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Responsibilities of Committers and Reviewers

This content should be migrated eventually to in-repo documentation: main/docs/ main/docs/

When you're committing to the chromium repositories, ensure that you follow those guidelines:

  1. Find the right reviewer for your changes and for patches you're asked to review.
  2. Use the Commit Queue to commit your change (by setting Commit-Queue +2 on the code review page). For exceptional cases where you might not use the CQ, see Directly committing code.
  3. If you need to revert your change, use the Revert button on the code review page.
  4. Some types of mechanical changes can be landed without requiring full owners approval. See Mechanical Changes docs.

In short, do the right thing for the project, not the easiest thing to get code committed, and above all: use your best judgement.

Don't be afraid to ask questions. There is always someone on Slack who can help you.

Changes with multiple reviewers

There are occasionally changes with a lot of reviewers on them, since sometimes several people might need to be in the loop for a change because of multiple areas of responsibility and expertise.

The problem is that without some guidelines, there's no clear responsibility given in these reviews.

If you're the sole reviewer on a change, you know you have to do a good job. When there are three other people, you sometimes assume that somebody else must have looked carefully at some part of the review. Sometimes all the reviewers think this and the change isn't reviewed properly.

In other cases, some reviewers say "LGTM" for a patch, while others are still expecting changes. The author can get confused as to the status of the review, and some patches have been checked in where at least one reviewer expected further changes before committing.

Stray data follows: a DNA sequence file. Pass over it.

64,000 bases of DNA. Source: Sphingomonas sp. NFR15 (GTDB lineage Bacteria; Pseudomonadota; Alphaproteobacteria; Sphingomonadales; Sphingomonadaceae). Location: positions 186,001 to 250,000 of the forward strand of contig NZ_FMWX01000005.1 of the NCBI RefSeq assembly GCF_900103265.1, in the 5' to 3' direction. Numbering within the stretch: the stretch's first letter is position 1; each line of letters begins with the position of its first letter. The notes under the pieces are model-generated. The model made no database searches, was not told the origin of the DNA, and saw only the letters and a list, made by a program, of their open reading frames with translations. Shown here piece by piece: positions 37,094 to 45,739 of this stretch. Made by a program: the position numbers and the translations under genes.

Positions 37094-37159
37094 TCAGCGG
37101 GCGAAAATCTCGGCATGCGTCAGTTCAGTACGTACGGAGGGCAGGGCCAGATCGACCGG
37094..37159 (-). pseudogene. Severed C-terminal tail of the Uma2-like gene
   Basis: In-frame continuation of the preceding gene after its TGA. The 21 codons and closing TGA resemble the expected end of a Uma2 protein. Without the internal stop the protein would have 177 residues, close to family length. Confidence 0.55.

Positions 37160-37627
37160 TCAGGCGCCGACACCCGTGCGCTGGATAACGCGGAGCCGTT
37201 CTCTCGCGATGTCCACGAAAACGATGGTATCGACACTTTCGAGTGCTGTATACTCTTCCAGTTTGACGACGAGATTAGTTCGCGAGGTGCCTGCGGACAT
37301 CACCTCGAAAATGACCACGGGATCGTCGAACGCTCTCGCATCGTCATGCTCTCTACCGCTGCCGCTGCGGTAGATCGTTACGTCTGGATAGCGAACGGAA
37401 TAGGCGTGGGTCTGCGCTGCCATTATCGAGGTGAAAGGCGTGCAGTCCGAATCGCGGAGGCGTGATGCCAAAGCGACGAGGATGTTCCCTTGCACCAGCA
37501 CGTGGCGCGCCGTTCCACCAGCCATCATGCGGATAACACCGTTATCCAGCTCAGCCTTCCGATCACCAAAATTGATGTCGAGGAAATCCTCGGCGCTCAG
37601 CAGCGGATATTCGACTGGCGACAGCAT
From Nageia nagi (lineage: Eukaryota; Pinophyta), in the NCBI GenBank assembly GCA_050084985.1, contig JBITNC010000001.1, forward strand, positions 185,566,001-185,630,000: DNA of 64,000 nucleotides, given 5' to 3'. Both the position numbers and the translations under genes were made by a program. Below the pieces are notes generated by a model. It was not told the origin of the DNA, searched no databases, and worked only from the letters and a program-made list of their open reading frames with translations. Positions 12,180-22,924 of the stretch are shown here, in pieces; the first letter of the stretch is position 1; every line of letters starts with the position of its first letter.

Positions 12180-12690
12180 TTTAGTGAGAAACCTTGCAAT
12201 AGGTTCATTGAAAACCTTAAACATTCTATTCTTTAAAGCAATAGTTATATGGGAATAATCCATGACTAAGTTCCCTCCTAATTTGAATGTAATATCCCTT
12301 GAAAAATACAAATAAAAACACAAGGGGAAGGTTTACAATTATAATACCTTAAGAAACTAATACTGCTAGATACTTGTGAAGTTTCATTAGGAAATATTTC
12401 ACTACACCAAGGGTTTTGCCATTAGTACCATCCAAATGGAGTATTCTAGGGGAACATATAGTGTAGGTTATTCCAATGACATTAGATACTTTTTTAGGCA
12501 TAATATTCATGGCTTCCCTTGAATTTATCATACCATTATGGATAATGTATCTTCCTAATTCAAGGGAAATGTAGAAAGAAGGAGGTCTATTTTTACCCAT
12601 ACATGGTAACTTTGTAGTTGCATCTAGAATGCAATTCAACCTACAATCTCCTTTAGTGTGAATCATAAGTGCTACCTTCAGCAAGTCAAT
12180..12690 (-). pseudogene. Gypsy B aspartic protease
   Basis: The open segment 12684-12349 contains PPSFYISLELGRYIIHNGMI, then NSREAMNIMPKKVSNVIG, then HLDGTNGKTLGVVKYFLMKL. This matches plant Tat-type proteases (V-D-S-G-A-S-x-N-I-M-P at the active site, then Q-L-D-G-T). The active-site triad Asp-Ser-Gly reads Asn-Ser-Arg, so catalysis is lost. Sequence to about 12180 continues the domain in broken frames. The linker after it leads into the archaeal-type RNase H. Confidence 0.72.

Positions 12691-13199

At the same time, we want to encourage many people to participate in the review process and keep tabs on what's going on.

So, here are some guidelines to help clarify the process:

  1. When a patch author requests more than one reviewer, they should make clear in the review request email what they expect the responsibility of each reviewer to be. For example, you could write this in the email: larry: bitmap changes sergey: process hacks everybody else: FYI In this case, you might be on the review list because you've asked to be in the loop for multiprocess changes, but you wouldn't be the primary reviewer and the author and other reviewers wouldn't be expecting you to review all the diffs in detail.
  2. If you get a review that includes many other people, and the author didn't do (1), please ask them what part you're responsible for if you don't want to review the whole thing in detail.
  3. The author should wait for approval from everybody on the reviewer list before checking in.
  4. People who are on a review without clear review responsibility (i.e. drive-by reviews) should be super responsive and not hold up the review. The patch author should feel free to ping them mercilessly if they are.
  5. If you're an "FYI" person on a review and you didn't actually review in detail (or at all), but don't have a problem with the patch, note this. You could say something like "rubber stamp" or "ACK" instead of "LGTM." This way the real reviewers know not to trust that you did their work for them, but the author of the patch knows they don't have to wait for further feedback from you. Hopefully we can still keep everybody in the loop but have clear ownership and detailed reviews. It might even speed up some changes since you can quickly "ACK" changes you don't care about, and the author knows they don't have to wait for feedback from you.